So as a customer, you can perform the service without downloading any files on your computer. All you have to do is turn on the browser, log into the website of the cloud service provider, and reap all the benefits on offer.

What is SaaS Capable of?

SaaS products and services are exceptionally popular among a wide array of businesses. You can easily use and manage these cloud services. It comes with high scalability and flexibility, and you can deploy individual devices to your teams or organizations without the need to download and install them. Especially if you have distributed teams scattered around the world who work in remote proximity, SaaS will be tremendously helpful.

Delivery of SaaS

SaaS has a web-delivery model, meaning you can avail of the services or products from SaaS companies over the web. You can either use the development tools by downloading and installing on each device (Adobe Creative Cloud, for instance) or, more importantly, a web app (like Google Docs).

So, if you opt for a SaaS app, you don’t have to use a purchased license and call a specialist to install it on individual systems manually. Additionally, vendors will take care of all your technical problems, such as storage, servers, and data middleware. All this results in streamlined support and maintenance for your business.

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Characteristics of SaaS

Here are some notable attributes of SaaS that you should keep in mind while using:

  • Hosted by a remote server
  • Controlled and managed from a central location
  • No responsibility for software or hardware updates
  • Accessible over the web

Benefits of SaaS

Benefits of SaaS

SaaS: Software as a Service can bring a plethora of opportunities to your teams and business. Let’s have a look at the benefits of SaaS:

1. Ease of Use

The growing popularity of SaaS has been stemming from its amazing ease of use. As cloud vendors deliberately monitor and manage the programs and applications, there’s no scope for you to worry about running the services.

Moreover, internet connectivity is all you need to use and deploy the software on any device for your team, irrespective of the location and time.

2. High Scalability

Updating or modernizing your business applications with SaaS has become a breeze. This cloud computing model involves simple point-and-click options so that you can effortlessly customize your app, modify its core functionalities, and align it as per your business objectives.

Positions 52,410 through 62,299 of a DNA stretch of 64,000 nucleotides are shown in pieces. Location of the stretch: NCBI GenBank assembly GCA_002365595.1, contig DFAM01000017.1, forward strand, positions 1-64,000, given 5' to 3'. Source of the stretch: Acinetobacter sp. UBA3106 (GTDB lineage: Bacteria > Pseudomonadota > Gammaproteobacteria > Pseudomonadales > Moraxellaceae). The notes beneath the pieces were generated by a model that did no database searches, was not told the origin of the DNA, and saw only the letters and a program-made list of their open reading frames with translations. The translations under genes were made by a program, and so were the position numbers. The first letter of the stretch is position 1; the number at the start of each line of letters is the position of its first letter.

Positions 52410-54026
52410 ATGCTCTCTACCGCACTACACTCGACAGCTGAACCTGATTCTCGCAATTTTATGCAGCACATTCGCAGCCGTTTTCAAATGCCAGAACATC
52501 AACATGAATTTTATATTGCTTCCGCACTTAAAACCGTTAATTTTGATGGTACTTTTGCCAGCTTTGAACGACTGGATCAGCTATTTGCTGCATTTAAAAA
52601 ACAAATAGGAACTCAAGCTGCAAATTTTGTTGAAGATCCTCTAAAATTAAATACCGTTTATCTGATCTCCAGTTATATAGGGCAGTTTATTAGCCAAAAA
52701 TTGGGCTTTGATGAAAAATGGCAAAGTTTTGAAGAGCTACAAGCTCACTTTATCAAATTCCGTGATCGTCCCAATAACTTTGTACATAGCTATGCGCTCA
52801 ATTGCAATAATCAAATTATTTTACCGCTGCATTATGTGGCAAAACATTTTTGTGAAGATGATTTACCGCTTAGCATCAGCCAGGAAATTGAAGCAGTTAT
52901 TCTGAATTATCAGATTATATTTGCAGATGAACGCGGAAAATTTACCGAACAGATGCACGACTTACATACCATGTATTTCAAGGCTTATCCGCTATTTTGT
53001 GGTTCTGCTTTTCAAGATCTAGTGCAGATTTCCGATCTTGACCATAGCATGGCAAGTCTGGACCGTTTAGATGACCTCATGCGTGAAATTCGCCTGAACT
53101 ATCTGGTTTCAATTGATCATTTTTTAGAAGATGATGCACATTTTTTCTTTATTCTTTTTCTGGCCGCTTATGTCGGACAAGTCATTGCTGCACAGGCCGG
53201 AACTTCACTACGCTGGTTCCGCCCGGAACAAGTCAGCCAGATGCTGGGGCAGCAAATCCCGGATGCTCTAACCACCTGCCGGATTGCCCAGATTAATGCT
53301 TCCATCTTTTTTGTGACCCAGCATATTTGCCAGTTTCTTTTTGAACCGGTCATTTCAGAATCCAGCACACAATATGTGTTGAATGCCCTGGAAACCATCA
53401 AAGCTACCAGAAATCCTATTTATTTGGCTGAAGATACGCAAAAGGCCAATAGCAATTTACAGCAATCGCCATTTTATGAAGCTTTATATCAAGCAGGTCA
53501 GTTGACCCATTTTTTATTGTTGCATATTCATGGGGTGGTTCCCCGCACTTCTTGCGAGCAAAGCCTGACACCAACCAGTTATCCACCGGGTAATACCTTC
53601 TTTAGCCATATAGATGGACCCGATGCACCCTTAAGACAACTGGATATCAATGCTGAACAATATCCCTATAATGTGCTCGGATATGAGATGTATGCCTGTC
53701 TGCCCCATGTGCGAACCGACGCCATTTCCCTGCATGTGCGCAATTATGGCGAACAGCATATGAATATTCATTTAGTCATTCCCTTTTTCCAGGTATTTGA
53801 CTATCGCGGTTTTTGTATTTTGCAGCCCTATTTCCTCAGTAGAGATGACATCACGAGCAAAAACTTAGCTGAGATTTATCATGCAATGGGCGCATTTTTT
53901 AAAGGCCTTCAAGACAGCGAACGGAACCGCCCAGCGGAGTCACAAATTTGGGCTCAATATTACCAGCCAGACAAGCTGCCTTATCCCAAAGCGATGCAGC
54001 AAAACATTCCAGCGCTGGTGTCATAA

3. Payment Flexibility

SaaS offers extensive payment flexibility to its users in most cases. So, you only pay for what you use with the option of subscription withdrawal at any time you want. This essentially makes budget planning a lot more convenient.

Apart from this aspect, there are some SaaS subsets with complicated payment structures. So, make sure you do your research before choosing one.

4. Cost and Time Saving

SaaS generally belongs to a shared cloud environment with several other tenants. So, if you can manage it effectively, you will find reduced license costs compared to legacy models. Additionally, vendors take care of all the technical issues, security, and maintenance services, so you don’t have to spend extra time and cash on these purposes.

Drawbacks of SaaS

Needless to say, the advantages of adopting the SaaS cloud model are compelling enough to catch your attention. Yet, it has some potential limitations that you must be aware of before opting for it.

1. Poor Data Security

SaaS helps you exchange tons of sensitive data to the off-premise servers, and hence, there might be considerable risks associated with security and compliance.

2. Interoperability

You might face challenges while integrating some SaaS apps with your existing services. Not all of them follow open integration standards.

3. Minimal Control

SaaS doesn’t allow you to have much control over its downtime, performance, functionalities, or how they govern its data.

When Should You Use SaaS?

I would say the SaaS computing mode is an ideal solution for startups or small businesses as they have limited resources to build and maintain their own enterprise software. From short-term projects to e-commerce platforms, SaaS stands out as the most convenient cloud computing option for you if you don’t prioritize highly customized apps.

It’s also a great solution if you don’t want to use apps very often, such as tax software.

Top 5 Examples of SaaS

Examples of SaaS